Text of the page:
Andrew Huisman, assistant professor of chemistry, recently had two papers published in Atmospheric Chemistry and Physics, an international journal devoted to the physical and chemical properties of earth's atmosphere. In the first study, Huisman and fellow researchers used an electrodynamic balance at the Swiss Federal Institute of Technology (ETH) in Zurich to measure the evaporation rate of several different compounds. The work showed that there is significant uncertainty in the vapor pressure of several molecules, which may lead to changes in understanding of the oxidation pathways of these molecules as well as their partitioning between the vapor and condensed phase. In the second paper, Huisman worked with a student at ETH to develop a single system for how reactions of aerosols in the atmosphere are classified.
Jordan Smith, the Edward E. Hale, Jr. Professor of English, has published 11 poems from "Clare's Empire," a sequence of poems based on the life and works of John Clare in Numero Cinq. Click here to read. The full-length sequence will appear in a digital edition from the Hydroelectric Press, edited by Michael Allen Potter ‘94.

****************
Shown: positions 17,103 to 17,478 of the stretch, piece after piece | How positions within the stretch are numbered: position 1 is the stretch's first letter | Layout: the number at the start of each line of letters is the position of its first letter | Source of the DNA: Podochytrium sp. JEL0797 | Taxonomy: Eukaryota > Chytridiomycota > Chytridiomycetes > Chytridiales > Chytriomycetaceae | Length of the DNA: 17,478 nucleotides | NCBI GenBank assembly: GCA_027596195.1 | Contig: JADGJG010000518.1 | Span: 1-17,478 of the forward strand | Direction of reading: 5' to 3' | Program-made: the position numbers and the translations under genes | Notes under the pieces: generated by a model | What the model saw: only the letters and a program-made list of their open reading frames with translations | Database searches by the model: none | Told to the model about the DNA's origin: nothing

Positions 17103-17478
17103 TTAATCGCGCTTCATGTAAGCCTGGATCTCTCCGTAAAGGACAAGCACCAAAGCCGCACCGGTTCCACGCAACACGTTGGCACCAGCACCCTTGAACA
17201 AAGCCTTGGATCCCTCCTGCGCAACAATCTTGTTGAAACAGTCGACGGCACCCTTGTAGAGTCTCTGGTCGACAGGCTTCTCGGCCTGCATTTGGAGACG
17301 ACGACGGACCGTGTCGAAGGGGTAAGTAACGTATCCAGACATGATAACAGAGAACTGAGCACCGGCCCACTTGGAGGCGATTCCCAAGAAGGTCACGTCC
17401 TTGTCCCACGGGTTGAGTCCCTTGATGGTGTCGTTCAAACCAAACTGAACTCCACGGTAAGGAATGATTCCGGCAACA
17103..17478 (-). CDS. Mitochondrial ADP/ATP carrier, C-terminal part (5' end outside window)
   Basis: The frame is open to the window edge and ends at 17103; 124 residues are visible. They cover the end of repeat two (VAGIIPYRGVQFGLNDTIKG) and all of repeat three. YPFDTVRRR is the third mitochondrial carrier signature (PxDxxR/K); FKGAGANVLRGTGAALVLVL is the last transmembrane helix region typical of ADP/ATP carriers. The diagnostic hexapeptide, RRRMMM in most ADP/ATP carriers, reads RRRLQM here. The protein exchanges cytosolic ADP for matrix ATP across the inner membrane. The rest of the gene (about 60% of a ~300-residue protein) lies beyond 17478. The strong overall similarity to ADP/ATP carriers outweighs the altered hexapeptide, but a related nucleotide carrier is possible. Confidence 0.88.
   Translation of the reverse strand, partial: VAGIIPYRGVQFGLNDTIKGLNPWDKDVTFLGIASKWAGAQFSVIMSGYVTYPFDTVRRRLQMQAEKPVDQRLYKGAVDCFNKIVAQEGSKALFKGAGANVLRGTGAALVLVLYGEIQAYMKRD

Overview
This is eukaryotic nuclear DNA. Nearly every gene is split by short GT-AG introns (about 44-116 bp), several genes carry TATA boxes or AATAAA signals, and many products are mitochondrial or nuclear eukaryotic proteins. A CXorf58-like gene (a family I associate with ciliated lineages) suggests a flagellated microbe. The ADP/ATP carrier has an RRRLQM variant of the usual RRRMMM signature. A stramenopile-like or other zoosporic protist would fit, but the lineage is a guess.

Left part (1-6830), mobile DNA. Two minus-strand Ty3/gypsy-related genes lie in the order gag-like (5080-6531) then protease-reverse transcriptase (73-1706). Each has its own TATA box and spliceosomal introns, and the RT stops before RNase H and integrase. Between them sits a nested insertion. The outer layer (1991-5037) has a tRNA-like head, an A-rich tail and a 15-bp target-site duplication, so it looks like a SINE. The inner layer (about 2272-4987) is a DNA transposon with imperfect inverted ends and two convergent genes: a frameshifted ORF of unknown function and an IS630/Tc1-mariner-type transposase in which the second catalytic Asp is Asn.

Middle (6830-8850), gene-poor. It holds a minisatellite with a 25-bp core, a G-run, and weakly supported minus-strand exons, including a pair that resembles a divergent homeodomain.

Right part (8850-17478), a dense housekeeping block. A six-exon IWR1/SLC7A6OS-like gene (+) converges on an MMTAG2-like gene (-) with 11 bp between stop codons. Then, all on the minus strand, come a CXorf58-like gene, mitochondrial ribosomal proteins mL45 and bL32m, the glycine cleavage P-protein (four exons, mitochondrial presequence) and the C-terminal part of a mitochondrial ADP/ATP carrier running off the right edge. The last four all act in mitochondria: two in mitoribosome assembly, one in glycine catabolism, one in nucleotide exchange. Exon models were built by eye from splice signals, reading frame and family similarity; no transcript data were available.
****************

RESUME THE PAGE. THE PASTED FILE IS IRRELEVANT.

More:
Jennifer Matsue, associate professor of music, is attending this weekend’s Society of Ethnomusicology Conference in Indianapolis. She will participate in two panels: “Music and Public Policy: The Political Economy of Musical Labor,” and a popular music panel, which she is chairing.
Deidre Hill Butler, associate professor of sociology and director of Africana Studies, recently presented a paper, "Harriet Tubman's Humanitarian Work and Legacy," at the Harriet Tubman Centennial Symposium at Cayuga Community College in Auburn, N.Y.
“From foxholes to Bayside homes,” a personal essay by Tina Lincer, associate director of Communications and Marketing, was featured on the Opinion page of the New York Daily News on Veterans Day. The piece combines family, veterans and New York City history. Read the story here.
Kim Plofker, assistant professor of mathematics, was recently interviewed as part of a BBC Radio 4 program, “Nirvana by the Numbers” that examined Indian numerals. Hear the piece by clicking here.